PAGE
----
Section 4. Corruption and Lack of Transparency in Government
The law provides criminal penalties for corruption by officials, but the government did not implement the law effectively and officials often engaged in corrupt practices with impunity. While the government made some progress in combating low-level corruption in the provision of government services, there were continued reports of corruption by government officials, including those at the highest levels.
Transparency International and other observers described corruption as widespread. There were reports of corruption in the executive, legislative, and judicial branches of government. For example, in six reports on visits made to the country between 2004 and 2017, the CPT noted that corruption in the country’s entire law enforcement system remained “systemic and endemic.” In a report on its most recent visit to the country in 2017, for example, the CPT cited the practice of law enforcement officials demanding payments in exchange for dropping or reducing charges or for releasing individuals from unrecorded custody. These problems persisted throughout the year. Media reported that on April 26, the head of the Shamkir Executive Committee Alimpasha Mammadov was detained on corruption-related charges.
Similar to previous years, authorities continued to punish individuals for exposing government corruption. For example, during the year police detained two civil society activists who were then turned over to the Main Department to Combat Organized Crime of the Ministry of Internal Affairs. The two activists were preparing a media story about government corruption. Main Department to Combat Organized Crime officials reportedly tortured one of these individuals.
Corruption: The Anticorruption Department of the Prosecutor General’s Office stated that it investigated 600 criminal cases against 405 officials and sent 274 criminal cases to the courts during the year. While no senior officials were prosecuted, several high-ranking officials were arrested and charged. Several such cases remained under investigation at year’s end, including charges of corruption against the minister of culture and other high-ranking ministry officials, multiple ambassadors, several department heads at the Ministry of Foreign Affairs, and several heads and deputy heads of regional executive committees (governors). Although those accused were charged with corruption, the arrests were not accompanied by systemic reforms, such as requiring all officials to comply with the asset declaration law or ending punitive measures against persons who exposed corruption. Many observers considered the arrests to have political or economic motives that were unrelated to combating corruption.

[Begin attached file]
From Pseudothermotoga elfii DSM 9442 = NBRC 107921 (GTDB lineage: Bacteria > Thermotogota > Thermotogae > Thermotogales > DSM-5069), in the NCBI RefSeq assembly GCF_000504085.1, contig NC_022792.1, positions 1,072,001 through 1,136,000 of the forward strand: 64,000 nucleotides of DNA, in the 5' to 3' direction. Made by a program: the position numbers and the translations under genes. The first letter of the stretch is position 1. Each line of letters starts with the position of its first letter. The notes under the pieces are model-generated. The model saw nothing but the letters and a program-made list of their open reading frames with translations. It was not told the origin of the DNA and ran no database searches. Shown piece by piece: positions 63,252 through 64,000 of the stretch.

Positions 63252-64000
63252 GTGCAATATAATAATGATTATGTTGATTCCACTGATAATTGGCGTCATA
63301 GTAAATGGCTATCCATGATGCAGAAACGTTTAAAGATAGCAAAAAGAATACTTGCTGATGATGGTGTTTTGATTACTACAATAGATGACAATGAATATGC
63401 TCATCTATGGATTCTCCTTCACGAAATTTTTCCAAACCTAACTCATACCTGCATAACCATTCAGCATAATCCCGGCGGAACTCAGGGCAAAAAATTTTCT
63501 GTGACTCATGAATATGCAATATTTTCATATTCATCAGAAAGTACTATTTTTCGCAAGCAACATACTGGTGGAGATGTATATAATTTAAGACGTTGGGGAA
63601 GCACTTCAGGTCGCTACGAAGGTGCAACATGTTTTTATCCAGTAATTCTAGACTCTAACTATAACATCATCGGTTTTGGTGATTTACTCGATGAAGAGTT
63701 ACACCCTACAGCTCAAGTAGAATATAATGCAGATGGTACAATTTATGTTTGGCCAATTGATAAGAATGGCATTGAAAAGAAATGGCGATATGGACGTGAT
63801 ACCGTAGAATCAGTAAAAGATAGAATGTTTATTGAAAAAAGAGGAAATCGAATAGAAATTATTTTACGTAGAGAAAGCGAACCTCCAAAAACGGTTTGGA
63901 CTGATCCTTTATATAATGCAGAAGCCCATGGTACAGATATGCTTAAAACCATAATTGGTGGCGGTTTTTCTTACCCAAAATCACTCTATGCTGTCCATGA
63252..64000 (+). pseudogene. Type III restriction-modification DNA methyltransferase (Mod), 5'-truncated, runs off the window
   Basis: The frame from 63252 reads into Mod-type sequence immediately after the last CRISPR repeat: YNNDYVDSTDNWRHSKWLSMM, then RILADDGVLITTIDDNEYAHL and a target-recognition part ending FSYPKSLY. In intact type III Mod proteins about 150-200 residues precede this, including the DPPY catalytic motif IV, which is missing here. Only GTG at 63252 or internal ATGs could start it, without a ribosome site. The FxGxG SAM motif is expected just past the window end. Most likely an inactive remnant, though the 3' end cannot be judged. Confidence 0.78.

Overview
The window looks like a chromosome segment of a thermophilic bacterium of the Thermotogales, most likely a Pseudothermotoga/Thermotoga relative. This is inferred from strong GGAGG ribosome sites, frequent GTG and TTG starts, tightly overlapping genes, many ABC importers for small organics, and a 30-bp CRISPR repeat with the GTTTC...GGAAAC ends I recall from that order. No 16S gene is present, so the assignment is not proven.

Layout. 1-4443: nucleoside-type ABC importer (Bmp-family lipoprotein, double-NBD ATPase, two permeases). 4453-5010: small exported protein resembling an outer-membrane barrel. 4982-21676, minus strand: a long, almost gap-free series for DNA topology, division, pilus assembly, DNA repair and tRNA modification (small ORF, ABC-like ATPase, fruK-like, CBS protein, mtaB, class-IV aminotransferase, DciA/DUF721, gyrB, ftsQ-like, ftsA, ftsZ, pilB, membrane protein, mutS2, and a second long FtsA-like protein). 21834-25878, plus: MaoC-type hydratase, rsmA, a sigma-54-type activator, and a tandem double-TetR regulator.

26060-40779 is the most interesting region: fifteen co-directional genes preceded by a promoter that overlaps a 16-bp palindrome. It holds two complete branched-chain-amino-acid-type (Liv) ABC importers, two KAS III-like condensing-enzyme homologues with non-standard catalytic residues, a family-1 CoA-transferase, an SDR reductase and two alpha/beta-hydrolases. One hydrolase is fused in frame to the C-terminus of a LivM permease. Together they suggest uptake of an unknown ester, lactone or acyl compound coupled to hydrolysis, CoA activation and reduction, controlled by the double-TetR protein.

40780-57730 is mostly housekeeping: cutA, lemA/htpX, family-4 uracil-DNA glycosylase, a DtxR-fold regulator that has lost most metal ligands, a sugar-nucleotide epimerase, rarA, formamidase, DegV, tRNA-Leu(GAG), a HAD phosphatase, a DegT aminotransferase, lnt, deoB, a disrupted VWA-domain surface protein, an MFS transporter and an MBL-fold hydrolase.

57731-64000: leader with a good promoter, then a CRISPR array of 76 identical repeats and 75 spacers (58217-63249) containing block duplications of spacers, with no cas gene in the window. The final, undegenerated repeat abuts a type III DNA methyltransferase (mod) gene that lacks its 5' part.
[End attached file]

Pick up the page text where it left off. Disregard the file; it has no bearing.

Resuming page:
On June 29, the OCCRP published an article regarding Izzatkhanim Javadova and Suleyman Javadov, who had family ties to the ruling elite and who allegedly received $19.6 million from questionable sources. According to the United Kingdom’s (UK) National Crime Agency, the family used a network of 20 companies based mostly in offshore locations to transfer the funds into their UK accounts. UK investigators identified six of the companies as being part of the “Azerbaijani Laundromat,” which allowed the country’s ruling elite to embezzle funds, avoid taxes, launder money, pay bribes to European parliamentarians, purchase properties, and fund luxurious lifestyles. On July 7, the OCCRP published information that the Javadovs had agreed to hand over $5.5 million to UK authorities and settle an inquiry into the origin of their financial wealth.
On October 7, the OCCRP published an investigation revealing the wife, daughter, and son-in-law of former speaker of the Milli Majlis (parliament) Oktay Asadov (2005-20) acquired luxurious properties in London, Dubai, and Moscow. In total, the Asadovs reportedly acquired assets valued at almost $10 million.
There were credible reports that paying bribes could obtain a waiver of the military service obligation, which is universal for men between ages 18 and 35. Citizens also reported military personnel could buy assignments to easier military duties for a smaller bribe.
The government continued efforts to reduce low-level corruption and improve government services by expanding the capabilities and number of service centers of the State Agency for Public Service and Social Innovations, which functioned as one-stop locations for government services, such as obtaining birth certificates and marriage licenses, from nine ministries.